With Congress teetering on the brink of its third government shutdown in three months, Sen. Rand Paul still hasn't seen the details of a new budget bill that's likely to be 1,000 pages long — and he's not pleased.
That matters because it was Paul, R-Ky., who last month single-handedly prevented Congress from speedily moving ahead on a sweeping budget deal, triggering a short government shutdown as he protested his own Republican party’s deficit spending.
This time, Paul hasn't yet decided on whether he'll seek to slow the measure, but he's clearly unhappy with the closed door talks, telling McClatchy in an interview this is a "rotten, terrible, no good way to run your government."
In two conversations with McClatchy, Paul said he'd make up his mind after he sees the $1.3 trillion spending plan, which Republican leaders had hoped to produce last week but were working round the clock with Democrats to finish Wednesday. Details are expected to be finalized later in the day.
"You have to know what's in it," Paul said. "Really, should we be looking at 1,000 page bills with 24 hours to decide what's in them? It's really not a good way to run your government."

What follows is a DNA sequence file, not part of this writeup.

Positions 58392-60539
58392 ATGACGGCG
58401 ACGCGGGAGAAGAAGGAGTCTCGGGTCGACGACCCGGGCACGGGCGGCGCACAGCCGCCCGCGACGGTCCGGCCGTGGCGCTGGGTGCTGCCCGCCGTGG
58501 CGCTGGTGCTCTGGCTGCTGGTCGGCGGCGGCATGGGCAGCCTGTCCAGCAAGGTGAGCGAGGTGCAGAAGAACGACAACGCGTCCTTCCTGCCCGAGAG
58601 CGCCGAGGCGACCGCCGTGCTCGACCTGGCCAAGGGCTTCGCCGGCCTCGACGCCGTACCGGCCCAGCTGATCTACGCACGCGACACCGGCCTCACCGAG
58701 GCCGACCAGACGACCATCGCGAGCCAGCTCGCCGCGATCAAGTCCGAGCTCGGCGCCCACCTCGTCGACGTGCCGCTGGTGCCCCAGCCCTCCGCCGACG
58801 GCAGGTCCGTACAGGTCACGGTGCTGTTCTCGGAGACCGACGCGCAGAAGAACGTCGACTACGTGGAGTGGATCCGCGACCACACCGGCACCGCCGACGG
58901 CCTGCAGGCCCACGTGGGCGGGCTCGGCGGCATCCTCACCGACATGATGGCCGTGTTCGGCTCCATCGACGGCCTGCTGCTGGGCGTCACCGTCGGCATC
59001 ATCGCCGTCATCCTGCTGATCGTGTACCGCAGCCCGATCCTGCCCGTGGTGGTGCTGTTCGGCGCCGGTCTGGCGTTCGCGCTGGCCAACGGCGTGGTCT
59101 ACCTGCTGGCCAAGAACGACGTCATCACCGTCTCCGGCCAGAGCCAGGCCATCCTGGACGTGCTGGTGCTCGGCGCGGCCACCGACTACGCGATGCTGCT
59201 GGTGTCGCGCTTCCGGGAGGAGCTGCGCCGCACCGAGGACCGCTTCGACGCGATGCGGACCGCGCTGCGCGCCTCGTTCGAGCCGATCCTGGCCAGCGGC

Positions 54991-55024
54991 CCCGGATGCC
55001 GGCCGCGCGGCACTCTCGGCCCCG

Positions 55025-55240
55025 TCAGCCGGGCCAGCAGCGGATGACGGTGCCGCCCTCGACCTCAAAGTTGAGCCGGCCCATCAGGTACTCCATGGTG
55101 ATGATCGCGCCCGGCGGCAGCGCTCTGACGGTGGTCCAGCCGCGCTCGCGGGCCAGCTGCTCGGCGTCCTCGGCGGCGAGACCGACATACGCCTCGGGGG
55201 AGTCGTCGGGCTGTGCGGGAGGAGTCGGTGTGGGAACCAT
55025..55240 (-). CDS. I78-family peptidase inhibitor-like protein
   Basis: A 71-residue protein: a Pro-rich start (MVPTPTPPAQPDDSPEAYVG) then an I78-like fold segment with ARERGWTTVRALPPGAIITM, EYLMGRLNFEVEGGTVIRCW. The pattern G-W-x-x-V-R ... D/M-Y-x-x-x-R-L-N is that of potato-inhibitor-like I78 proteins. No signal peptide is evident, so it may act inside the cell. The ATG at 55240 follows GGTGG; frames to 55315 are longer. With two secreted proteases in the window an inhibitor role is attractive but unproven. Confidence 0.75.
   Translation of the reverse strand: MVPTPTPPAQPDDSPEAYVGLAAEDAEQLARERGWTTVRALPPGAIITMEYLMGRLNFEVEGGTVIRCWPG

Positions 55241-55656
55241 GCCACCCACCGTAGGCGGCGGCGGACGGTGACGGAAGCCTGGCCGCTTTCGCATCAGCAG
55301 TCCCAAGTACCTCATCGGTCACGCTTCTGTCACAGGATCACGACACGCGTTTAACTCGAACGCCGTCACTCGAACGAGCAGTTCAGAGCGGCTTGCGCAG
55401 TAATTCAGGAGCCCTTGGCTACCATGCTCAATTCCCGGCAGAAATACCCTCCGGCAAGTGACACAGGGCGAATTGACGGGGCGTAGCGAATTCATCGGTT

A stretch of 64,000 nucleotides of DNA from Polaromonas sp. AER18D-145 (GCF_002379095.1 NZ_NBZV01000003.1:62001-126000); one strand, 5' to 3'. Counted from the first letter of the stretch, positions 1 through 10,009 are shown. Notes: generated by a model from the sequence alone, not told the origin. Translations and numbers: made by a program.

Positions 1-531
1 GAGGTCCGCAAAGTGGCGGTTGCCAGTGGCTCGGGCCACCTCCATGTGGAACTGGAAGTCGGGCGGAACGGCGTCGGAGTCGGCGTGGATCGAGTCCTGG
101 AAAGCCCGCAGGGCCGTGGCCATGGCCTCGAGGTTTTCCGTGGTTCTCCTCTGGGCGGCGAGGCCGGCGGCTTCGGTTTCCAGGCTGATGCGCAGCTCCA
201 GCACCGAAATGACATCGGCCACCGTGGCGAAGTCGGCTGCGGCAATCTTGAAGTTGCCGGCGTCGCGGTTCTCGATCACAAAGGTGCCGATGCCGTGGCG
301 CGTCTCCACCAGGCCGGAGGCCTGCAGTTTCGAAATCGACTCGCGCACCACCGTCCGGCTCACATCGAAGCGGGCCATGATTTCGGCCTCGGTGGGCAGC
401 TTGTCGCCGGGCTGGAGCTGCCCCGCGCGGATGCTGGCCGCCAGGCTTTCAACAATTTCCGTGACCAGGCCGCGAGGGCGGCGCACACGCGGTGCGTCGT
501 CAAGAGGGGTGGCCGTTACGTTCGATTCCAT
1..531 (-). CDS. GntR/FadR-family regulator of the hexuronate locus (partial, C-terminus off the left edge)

Paul infuriated fellow Republicans last month when he took to the Senate floor to decry a spending bill. He told McClatchy this time he's still incensed by his party's willingness to bust spending caps.
"That's why I gave them a piece of my mind the last time around. I'm upset that we're spending like every Democrat that we criticized," Paul said. "I ran for office because I thought the Obama spending and trillion dollar annual deficits were a real problem for our country and now Republicans are doing the same thing.
“So I'm giving them the same grief I gave Obama."
Republican lawmakers assailed Paul last month for his decision to push the vote into the early morning hours to protest what he said was excess spending, with Sen. John Cornyn, R-Texas, calling it “grossly irresponsible.” But Paul said this week that he’s not faced any pressure so far this time.
Senate and House leadership said they remained optimistic about reaching a deal before government funding is due to expire Friday. The House could vote as soon as Thursday, and the Senate could follow Friday.
It only takes a single senator, though, to hold up Senate proceedings.
As for a potential blockade by Paul, Sen. Richard Shelby, R-Ala., shrugged his shoulders: “Sen. Paul, well he's Sen. Paul.”